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Poland reflects on its addiction to coal

Almost 90 percent of the country's electricity comes from the burning of coal, but can it be kinder to the environment?
Last modified: 20 Nov 2013 20:11

To get to the coalface of Boleslaw Smialy mine, you take a lift deep beneath the ground, then ride a narrow-gauge train into the heart of the mountian. It get hotter and louder. As you near the coalface, 500 metres beneath the surface, dust fills the air. Coal has been cut from the mine for the last 234 years and it has employed generations of miners.

"Coal is my life," miner Krzysztof Zurawski tells me. "I came here to mine coal and have worked all my life as a miner. Coal is everything to me.”

As we film, a small section of the roof where the miners are working falls in. They scramble to sure up the shaft. Mining remains a hard and dangerous physical job.

And coal remains at the heart of Poland's energy needs. Almost 90 percent of its electricty comes from the burning of coal and, with reserves of more than 17 billion tonnes, at current rates it will stay that way for years to come.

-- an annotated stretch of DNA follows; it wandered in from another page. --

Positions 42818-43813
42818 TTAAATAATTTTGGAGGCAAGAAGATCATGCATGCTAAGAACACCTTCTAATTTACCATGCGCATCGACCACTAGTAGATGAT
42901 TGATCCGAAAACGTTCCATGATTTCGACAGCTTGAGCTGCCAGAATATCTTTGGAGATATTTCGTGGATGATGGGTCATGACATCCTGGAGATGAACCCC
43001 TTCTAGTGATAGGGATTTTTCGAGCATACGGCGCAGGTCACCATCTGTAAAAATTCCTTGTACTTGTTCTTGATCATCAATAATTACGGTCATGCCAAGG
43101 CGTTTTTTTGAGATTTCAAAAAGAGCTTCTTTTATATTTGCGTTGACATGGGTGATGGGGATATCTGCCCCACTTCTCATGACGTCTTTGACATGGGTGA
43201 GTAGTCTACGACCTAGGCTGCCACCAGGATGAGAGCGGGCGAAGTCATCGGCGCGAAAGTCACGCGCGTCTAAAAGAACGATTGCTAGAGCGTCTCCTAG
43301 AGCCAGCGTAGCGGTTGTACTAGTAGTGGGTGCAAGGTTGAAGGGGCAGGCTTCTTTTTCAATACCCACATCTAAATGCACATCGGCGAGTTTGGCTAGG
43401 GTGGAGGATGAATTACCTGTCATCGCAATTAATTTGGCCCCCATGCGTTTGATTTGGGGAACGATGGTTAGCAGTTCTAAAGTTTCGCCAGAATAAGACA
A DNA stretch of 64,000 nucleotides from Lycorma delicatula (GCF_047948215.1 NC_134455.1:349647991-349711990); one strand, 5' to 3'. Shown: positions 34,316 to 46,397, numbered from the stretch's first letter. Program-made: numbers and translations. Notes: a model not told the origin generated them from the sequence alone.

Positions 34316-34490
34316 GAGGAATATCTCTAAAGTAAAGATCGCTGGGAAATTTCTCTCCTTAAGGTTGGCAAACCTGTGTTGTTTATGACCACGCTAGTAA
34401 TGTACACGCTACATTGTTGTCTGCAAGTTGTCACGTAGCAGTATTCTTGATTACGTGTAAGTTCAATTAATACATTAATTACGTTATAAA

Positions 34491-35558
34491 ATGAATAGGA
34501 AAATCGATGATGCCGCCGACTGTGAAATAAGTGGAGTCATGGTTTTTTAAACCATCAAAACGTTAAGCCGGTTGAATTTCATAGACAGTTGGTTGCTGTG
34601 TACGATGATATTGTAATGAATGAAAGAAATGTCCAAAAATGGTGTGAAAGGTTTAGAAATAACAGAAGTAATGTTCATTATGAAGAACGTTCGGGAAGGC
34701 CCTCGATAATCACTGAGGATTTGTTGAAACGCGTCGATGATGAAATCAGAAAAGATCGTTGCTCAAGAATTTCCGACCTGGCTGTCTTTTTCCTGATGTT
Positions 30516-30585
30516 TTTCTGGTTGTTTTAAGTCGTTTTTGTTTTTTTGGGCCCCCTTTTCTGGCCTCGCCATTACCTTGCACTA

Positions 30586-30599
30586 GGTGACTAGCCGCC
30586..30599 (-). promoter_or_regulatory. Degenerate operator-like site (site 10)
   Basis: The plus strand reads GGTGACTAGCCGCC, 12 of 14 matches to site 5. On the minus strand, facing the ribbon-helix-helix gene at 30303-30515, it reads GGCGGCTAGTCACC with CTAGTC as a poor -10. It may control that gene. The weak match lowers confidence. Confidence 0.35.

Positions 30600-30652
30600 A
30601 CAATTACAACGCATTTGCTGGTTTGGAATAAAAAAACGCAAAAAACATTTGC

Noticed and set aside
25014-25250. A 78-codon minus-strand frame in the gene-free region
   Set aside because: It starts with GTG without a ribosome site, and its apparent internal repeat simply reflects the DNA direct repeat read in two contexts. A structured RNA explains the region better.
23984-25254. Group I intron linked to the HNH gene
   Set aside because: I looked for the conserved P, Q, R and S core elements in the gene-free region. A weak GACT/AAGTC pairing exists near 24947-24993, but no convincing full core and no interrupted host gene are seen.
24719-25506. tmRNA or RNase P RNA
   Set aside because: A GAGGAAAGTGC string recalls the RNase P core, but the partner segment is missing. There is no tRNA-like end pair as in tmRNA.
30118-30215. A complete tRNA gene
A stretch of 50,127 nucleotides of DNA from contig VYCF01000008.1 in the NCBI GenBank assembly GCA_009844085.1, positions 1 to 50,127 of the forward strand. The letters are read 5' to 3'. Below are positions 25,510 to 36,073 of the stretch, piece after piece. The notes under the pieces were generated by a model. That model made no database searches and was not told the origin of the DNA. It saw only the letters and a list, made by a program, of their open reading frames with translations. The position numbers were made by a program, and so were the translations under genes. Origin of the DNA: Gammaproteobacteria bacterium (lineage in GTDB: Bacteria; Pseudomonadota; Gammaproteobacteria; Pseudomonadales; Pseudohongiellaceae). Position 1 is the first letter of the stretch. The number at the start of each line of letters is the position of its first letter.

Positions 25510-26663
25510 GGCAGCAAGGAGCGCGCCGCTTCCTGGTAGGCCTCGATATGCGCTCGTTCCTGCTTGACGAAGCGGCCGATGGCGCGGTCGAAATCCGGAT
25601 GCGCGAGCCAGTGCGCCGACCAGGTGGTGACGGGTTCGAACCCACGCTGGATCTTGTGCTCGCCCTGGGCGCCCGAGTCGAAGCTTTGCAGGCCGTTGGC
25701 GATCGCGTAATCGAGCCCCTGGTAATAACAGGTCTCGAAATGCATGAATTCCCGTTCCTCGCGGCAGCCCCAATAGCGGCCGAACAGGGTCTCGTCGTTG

But Poland is researching new and cleaner ways of burning coal. We visit a $60 million dollar test centre, funded by the European Union. Glowny Instytut Gornictwa reseracher Jerzy Swiadrowski has spent his life looking for ways of extracting gas from coal without needing to take it out of the ground. He tells me the new technology promises to be much cleaner and more effecient than current techniques.

"Here in Poland we will start piloting this istallation and I believe within five to seven years this technology could play a clear role in our overall coal output," Swiadrowski says.

But the new technology still relies on the burning of coal, and man-made emissions of carbon dioxide continue to drive climate change. That's why activists I've spoken to have described Poland's ambitions for COP19 as "embarrassingly low". They say its climate and energy policy is being driven by the interests of fossil fuel companies, and not by what is good for the planet and good for humanity.

The real test comes in the days ahead, when the results of two weeks of meeting must be brought together and the outcome of another round of UN climate talks becomes known.